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As we all know from best-selling series, you can't buy magical powers—you either have them or you don't. Poppy Pendle's parents are overjoyed when, as a baby, she creates sweets out of thin air; they want to enrol her right away in the witch academy. It soon develops, though, that Poppy's passion is for baking, not spells, perhaps due to the fact that she was born in the town patisserie. Lowe's diverting first novel follows the sympathetic Poppy as she tries to convince her parents not to force her to become a witch and secretly befriends a nonwitch neighbour and the patisserie's owner. But when her parents remove the oven from their house—well, then they've gone too far. Lowe presents Poppy's turn to the dark side (she transforms her parents and other creatures in her path into stone and starts consuming junk food) as both understandable and disturbing. But of course friendship and good food win out in the end. Thirteen recipes of the story's scrumptious-sounding desserts are included. Grades 4-6. --Abby Nolan --This text refers to an out of print or unavailable edition of this title.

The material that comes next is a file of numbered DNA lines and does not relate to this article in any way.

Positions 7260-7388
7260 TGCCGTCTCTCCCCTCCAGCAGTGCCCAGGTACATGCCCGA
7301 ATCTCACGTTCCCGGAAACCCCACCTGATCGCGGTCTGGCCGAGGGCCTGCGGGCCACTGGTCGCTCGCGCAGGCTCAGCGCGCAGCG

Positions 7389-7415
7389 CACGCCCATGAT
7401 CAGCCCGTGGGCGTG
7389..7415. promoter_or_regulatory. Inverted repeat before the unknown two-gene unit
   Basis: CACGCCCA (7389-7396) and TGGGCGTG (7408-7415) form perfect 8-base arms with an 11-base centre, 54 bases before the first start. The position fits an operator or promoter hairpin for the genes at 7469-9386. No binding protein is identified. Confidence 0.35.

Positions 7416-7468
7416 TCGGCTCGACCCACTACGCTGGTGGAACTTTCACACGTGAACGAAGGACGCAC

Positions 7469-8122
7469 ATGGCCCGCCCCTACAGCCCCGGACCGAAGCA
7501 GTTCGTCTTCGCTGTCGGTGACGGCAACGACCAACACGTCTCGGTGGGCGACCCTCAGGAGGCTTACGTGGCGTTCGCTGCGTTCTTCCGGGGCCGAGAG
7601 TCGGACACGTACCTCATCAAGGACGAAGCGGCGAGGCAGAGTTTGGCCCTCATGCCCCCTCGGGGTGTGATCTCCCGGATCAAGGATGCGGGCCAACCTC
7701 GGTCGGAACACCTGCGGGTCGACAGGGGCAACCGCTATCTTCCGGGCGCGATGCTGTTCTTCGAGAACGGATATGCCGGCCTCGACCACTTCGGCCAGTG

"To her parents' great mortification, Poppy is unexpectedly born in a French bakery; she couldn't possibly have had a less auspicious birth. As she grows, though, it becomes obvious that she has the rare gift of magic, and her parents couldn't be more pleased. They purchase a state-of-the-art wand and broom and enter her in the Ruthersfield Academy for Witches. While Poppy is an excellent witch, all she really wants to do is bake. When she announces to her parents that she hates magic and just wants to make treats, her parents go to the extreme to stop her, pushing her into the blackest of magic. In this sweet story about true friendship, Poppy is a likable main character. " -- School LIbrary Journal Lowe's energetic first novel is led by 10-year-old Poppy, who was born in the Patisserie Marie Claire bakery in the town of Potts Bottom. While Poppy has inherited the gift of magic from her highly respected Great-Granny Mabel, she wants nothing to do with it. Baking makes Poppy happy, and after three years at Ruthersfield, a magic school her parents force her to attend, she is fed up. Poppy runs away to the Patisserie, where sympathetic Marie Claire takes her in, but when Poppy's parents drag her home, she snaps and turns them to stone with the "Stop It Now Spell." It's up to Marie Claire and Poppy's friend Charlie to bring Poppy back from the "dark side." Lowe makes the story's arc (and message) clear early on: the Ruthersfield motto translates to "Follow your passion," and Poppy's interest in another witch who crossed to the dark side presages her own transformation. Readers will easily empathize with Poppy and recognize the loneliness and anger that accompany being misunderstood. Several recipes for Poppy's desserts are included. Ages 8-12.